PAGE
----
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Iran president-elect Hasan Rowhani suggests new "transparency" over nuclear program

TEHRAN, Iran Iran's newly-elected president said Monday he would follow a "path of moderation," and urged his country not to be held back by past policies, emphasizing messages from Western leaders since his victory that have brought hope of new openings with Tehran.

Iran elects new president

Speaking Monday at his first news conference since his victory in Friday's election, Hasan Rowhani said his victory would herald a "new era," and vowed to "follow the path of moderation and justice, not extremism."

Rowhani decried international sanctions against Iran -- put in place over Tehran's nuclear program -- saying the Iranian people did nothing to deserve sanctions he characterized as "brutal" to his people and "detrimental" to the West as well.

He said that he hoped steps could be taken to alleviate the crushing economic sanctions on his country.

"First, taking steps toward transparency [in our] nuclear programs, make it clear to the whole world that measures and activities of Iran are within international regulations and mechanisms," said the president-elect.

He called for "mutual trust between Iran and other countries," suggesting Iran would "try to win back that trust."

Rowhani said the solution to easing the sanctions was, "mutual respect and transparency within international law" by both sides in the dispute.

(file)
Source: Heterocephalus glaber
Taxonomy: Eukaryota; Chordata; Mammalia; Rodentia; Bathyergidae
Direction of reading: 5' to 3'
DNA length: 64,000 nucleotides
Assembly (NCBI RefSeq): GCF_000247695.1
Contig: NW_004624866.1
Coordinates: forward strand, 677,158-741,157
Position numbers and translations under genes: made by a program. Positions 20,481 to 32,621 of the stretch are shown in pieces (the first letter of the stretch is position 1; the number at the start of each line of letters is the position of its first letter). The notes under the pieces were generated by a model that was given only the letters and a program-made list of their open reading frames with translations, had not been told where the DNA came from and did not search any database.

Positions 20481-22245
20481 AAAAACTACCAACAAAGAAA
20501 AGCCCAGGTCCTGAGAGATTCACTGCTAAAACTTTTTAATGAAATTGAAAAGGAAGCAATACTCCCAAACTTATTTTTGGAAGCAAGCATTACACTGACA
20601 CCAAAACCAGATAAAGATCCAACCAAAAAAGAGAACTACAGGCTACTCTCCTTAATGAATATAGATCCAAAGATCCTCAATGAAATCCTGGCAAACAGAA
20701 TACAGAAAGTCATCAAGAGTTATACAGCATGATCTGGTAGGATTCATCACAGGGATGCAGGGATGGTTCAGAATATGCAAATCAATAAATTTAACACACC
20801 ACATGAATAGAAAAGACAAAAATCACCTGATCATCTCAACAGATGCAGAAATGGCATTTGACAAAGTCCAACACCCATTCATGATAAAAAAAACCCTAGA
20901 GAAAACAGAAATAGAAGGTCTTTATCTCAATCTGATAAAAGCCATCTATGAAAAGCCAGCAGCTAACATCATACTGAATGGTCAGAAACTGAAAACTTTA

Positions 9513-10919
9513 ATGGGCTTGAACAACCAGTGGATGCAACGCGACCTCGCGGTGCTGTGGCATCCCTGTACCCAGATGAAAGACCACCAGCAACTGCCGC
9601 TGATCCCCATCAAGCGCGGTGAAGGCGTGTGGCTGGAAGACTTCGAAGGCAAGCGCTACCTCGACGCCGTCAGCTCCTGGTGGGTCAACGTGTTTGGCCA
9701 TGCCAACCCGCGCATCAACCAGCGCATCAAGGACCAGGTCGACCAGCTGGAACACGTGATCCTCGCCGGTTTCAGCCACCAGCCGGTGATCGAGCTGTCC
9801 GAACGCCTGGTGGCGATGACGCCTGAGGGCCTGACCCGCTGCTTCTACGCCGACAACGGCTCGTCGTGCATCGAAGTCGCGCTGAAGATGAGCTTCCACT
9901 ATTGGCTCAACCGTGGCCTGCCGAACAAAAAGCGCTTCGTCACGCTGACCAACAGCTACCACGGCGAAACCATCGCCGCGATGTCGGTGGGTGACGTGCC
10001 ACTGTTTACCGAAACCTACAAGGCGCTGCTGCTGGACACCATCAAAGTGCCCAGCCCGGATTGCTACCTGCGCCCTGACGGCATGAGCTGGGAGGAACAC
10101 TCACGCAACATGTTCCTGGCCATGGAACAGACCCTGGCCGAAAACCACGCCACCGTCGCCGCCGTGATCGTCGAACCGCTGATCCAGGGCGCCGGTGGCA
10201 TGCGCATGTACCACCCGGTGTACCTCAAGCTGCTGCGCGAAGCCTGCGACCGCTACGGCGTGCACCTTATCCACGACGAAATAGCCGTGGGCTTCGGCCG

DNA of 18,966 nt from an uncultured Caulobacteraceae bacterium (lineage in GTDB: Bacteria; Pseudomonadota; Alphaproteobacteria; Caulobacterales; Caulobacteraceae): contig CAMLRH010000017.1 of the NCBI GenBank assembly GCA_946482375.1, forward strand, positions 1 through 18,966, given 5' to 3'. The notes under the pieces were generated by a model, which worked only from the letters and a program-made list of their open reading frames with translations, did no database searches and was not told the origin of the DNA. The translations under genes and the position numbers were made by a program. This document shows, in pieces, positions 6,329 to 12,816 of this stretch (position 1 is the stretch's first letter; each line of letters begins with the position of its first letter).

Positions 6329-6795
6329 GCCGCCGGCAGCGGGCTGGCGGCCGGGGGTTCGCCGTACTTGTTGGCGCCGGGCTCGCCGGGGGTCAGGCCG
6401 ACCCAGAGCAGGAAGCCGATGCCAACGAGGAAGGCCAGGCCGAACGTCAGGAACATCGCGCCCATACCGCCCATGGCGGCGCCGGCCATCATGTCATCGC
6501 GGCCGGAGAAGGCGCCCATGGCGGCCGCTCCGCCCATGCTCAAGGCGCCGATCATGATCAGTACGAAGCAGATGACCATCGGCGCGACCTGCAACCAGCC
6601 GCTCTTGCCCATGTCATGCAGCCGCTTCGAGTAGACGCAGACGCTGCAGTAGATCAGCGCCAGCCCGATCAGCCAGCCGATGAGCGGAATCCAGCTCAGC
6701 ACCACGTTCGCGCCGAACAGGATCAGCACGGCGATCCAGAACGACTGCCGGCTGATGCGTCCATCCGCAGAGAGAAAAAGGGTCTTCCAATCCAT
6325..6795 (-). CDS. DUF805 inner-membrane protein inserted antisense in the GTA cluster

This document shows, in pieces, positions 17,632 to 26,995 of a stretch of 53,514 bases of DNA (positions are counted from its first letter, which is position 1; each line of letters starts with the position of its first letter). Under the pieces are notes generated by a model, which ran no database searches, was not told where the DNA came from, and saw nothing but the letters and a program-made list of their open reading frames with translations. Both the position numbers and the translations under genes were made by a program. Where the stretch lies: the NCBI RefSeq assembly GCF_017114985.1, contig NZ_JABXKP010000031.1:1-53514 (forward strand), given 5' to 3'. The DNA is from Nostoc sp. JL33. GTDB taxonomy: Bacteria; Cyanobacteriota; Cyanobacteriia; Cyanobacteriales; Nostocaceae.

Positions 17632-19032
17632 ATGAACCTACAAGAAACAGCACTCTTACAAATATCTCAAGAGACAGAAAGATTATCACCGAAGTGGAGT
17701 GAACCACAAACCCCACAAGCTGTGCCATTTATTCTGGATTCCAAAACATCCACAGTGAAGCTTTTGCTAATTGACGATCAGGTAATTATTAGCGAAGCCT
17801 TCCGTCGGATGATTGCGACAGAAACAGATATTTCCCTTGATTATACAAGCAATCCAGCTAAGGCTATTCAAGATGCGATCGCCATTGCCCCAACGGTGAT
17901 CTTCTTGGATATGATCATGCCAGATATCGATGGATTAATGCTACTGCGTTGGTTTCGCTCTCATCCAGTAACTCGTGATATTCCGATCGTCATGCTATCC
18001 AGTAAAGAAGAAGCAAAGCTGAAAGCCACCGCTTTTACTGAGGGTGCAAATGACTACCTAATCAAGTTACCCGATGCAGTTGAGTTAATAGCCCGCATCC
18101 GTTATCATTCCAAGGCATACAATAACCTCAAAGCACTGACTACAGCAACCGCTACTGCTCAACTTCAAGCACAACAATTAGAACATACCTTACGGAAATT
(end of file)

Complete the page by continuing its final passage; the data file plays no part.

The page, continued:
"Both sides will take steps and, God willing, reduce sanctions, alleviate them, and eventually remove them all," he said.

Addressing the Iranian government's fraught relations with Washington specifically, Rowhani said there was "nothing easy about it," calling it a "very old wound that is there; we need to heal this injury."

But when speaking of the conditions necessary for alleviating tensions, Rowhani added that American leaders, "need to say that they will never interfere with the domestic affairs of Iran. Nuclear wishes of Iran need to be recognized by Americans."

He also called on Washington to end the "bullying" policies of unilateral sanctions.

And he made it clear that Iran was not about to back down entirely on its hallmark insistence that nuclear energy production is the right of any nation: "Everyone should realize the fact that the future government will defend the rights of the Iranian nation, we will never dispense with that."

Iran's president does not have the power to set policies for the Islamic Republic -- that power is held exclusively by the ruling clerics, with the ultimate veto power wielded entirely by Ayatollah Ali Khamenei, the nation's Supreme Leader. But Rowhani's statements heralding a new moderate approach have been cautiously greeted by the U.S. and allies as a possible opportunity to ease tensions.

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